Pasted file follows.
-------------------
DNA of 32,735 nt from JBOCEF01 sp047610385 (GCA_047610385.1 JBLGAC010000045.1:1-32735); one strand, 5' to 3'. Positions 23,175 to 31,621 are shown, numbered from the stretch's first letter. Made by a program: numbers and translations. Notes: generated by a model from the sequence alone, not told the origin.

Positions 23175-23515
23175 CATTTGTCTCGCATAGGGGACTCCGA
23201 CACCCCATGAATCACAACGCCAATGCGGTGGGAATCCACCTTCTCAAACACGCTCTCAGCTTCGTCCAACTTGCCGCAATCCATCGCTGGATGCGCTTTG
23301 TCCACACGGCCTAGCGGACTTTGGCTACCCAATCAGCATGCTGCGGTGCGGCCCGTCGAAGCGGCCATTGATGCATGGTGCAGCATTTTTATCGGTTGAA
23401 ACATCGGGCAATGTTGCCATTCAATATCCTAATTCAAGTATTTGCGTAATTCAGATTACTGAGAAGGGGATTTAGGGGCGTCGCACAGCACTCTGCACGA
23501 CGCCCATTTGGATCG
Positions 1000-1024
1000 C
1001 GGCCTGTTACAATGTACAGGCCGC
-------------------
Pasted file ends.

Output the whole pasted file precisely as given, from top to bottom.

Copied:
DNA of 32,735 nt from JBOCEF01 sp047610385 (GCA_047610385.1 JBLGAC010000045.1:1-32735); one strand, 5' to 3'. Positions 23,175 to 31,621 are shown, numbered from the stretch's first letter. Made by a program: numbers and translations. Notes: generated by a model from the sequence alone, not told the origin.

Positions 23175-23515
23175 CATTTGTCTCGCATAGGGGACTCCGA
23201 CACCCCATGAATCACAACGCCAATGCGGTGGGAATCCACCTTCTCAAACACGCTCTCAGCTTCGTCCAACTTGCCGCAATCCATCGCTGGATGCGCTTTG
23301 TCCACACGGCCTAGCGGACTTTGGCTACCCAATCAGCATGCTGCGGTGCGGCCCGTCGAAGCGGCCATTGATGCATGGTGCAGCATTTTTATCGGTTGAA
23401 ACATCGGGCAATGTTGCCATTCAATATCCTAATTCAAGTATTTGCGTAATTCAGATTACTGAGAAGGGGATTTAGGGGCGTCGCACAGCACTCTGCACGA
23501 CGCCCATTTGGATCG
Positions 1000-1024
1000 C
1001 GGCCTGTTACAATGTACAGGCCGC